China, US should rebalance economic strategies: expert
Updated: 2014-06-11 07:44
By AMY HE in New York (China Daily USA)
The US and China should both be rebalancing their economic strategies, but the United States has been "resisting" rebalancing, still relying heavily on China for the country's deficits, long-time China hand Stephen Roach said on Tuesday.
Roach said that China has been faster to realize that it cannot keep having a codependent relationship with the US.
"China gets the idea that imbalances that come from a strategy or relationship of codependency are unsustainable. And you can debate the risks of China that everybody's worried about — property bubbles, debt overhangs, and all these other uplifting characteristics of China — but China's making progress. They have a plan; they have 60 articles of reform under the Third Plenum. The economy is turning as we speak," Roach said in an address at China Institute in New York.
Issues in the US-China relationship are coming "close to a boil" because the two countries have been too codependent on each other, said Roach, who published Unbalanced: The Codependency of America and Chin in January.
The relationship, while "fascinating and challenging", is at risk of becoming a troubled one because of the two countries' economic over-reliance on each other, he said.
"They turned to each other innocently at first, in an effort to solve their individual problems, to satisfy their needs with respect to economic growth. In many respects, it was a marriage of convenience," said Roach, a senior fellow at Yale University's Jackson Institute of Global Affairs. "What came out of the marriage of convenience was the economic version of a worrisome codependency. Codependency, as a psychologist would tell you, is a relationship between two individuals that relies disproportionately on the other to satisfy their own needs."
The codependency is leading to severe tensions that have made headlines repeatedly in the last few years, he said, including the two countries' dispute over currency manipulation, East and South China Sea conflicts, and the US pivot to Asia, about which China has shown concern.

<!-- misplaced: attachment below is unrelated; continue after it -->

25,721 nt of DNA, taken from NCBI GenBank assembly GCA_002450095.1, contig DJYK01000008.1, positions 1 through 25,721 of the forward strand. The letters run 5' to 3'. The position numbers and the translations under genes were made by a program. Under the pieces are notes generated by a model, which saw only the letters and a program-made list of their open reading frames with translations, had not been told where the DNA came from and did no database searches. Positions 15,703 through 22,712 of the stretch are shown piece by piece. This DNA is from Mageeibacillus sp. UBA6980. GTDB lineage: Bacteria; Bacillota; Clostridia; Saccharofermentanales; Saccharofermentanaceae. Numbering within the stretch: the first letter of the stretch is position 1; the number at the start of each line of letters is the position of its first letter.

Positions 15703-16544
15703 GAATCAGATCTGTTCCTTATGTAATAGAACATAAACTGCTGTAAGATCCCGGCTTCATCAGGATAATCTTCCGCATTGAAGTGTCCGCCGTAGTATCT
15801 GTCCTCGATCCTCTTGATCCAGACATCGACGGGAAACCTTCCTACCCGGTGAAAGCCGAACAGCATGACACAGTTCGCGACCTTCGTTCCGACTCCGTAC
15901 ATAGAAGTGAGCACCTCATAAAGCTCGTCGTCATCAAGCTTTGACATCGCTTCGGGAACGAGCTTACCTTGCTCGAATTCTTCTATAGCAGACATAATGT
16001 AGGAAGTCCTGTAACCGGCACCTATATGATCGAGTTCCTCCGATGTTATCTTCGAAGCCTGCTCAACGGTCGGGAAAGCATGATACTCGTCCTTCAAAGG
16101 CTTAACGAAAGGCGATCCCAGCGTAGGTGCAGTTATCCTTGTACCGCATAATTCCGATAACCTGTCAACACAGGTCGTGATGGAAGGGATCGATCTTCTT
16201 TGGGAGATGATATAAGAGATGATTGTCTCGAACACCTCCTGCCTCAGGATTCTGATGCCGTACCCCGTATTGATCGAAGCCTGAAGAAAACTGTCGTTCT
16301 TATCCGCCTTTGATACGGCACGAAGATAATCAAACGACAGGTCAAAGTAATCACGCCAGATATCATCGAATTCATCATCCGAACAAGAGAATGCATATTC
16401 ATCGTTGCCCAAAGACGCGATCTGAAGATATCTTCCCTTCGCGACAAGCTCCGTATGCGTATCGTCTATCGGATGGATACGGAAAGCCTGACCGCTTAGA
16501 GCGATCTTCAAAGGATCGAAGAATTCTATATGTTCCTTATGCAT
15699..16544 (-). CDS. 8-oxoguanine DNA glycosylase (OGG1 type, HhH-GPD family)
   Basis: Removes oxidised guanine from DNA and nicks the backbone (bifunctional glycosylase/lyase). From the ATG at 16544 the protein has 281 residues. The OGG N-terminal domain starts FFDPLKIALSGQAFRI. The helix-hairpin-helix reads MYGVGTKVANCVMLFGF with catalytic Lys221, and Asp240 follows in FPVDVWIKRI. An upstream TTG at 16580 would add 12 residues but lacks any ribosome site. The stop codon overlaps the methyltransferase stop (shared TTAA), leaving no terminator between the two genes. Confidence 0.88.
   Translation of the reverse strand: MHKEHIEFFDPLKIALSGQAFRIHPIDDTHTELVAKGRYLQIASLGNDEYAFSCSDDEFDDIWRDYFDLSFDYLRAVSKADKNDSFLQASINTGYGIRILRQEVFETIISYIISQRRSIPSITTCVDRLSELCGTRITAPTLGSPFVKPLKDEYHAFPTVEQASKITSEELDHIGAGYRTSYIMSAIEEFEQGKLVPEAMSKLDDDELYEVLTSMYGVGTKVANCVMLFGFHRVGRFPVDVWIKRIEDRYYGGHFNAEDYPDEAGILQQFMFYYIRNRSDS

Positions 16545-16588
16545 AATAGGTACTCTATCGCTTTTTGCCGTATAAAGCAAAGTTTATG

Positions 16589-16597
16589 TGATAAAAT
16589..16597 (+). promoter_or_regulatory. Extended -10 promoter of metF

China is trying to encourage a consumer and services-led economy, and putting its savings to use in funding its own people, Roach said, building a social safety net for its aging population. The US, on the other hand, has been "resisting" rebalancing, still relying heavily on China for the country's deficits, he said.
"The rebalancing is, in short, an asymmetrical one, with China doing it and the United States resisting. So when you put it together, what do you get? We still need savings to grow, but our primary external source of saving is China," he said. "How are we going to fund our deficits? Who's going to take China's place?"
One solution is for the US to focus on the growth opportunity available in China's small but potentially enormous services sector, which Roach estimated will expand by roughly $12 trillion between now and 2025. "Shame on us if we can't focus on that as our next growth opportunity," he said.
Roach said that he wrote Unbalanced to serve as a "warning" to government officials on the perils of the two countries not changing their approaches to economic growth, which has resulted in the two countries playing the "blame game". The issue most recently came to a head with the US Justice Department accusing five members of the Chinese military for hacking into US companies and stealing trade secrets, the first time the US has formally indicted a foreign country for cyber espionage.
On the eve of the annual US-China Strategic and Economic Forum in July, where high-level officials from both countries are set to meet to discuss a range of issues, Roach said he worries about "what may or may not happen" at the bilateral forum.
"Codependency, which is where we are right now, is inherently an unhealthy relationship, where your partner is there for one reason, and that reason is to serve you. It leads to frictions. It leads to a blame game, and ultimately it leads to a break-up in the relationship," he said. "I would contrast that with a healthier relationship called interdependency, where each partner serves its own self and accepts responsibility for its own actions. And yet relies on the other in constructive interactions to promote its own sense of self-driven prosperity."
Stephen Roach, senior fellow at Yale University's Jackson Institute of Global Affairs, gave remarks in New York about the codependent US-China relationship. Roach published "Unbalanced: The Codependency of America and China" in January this year. Amy He / China Daily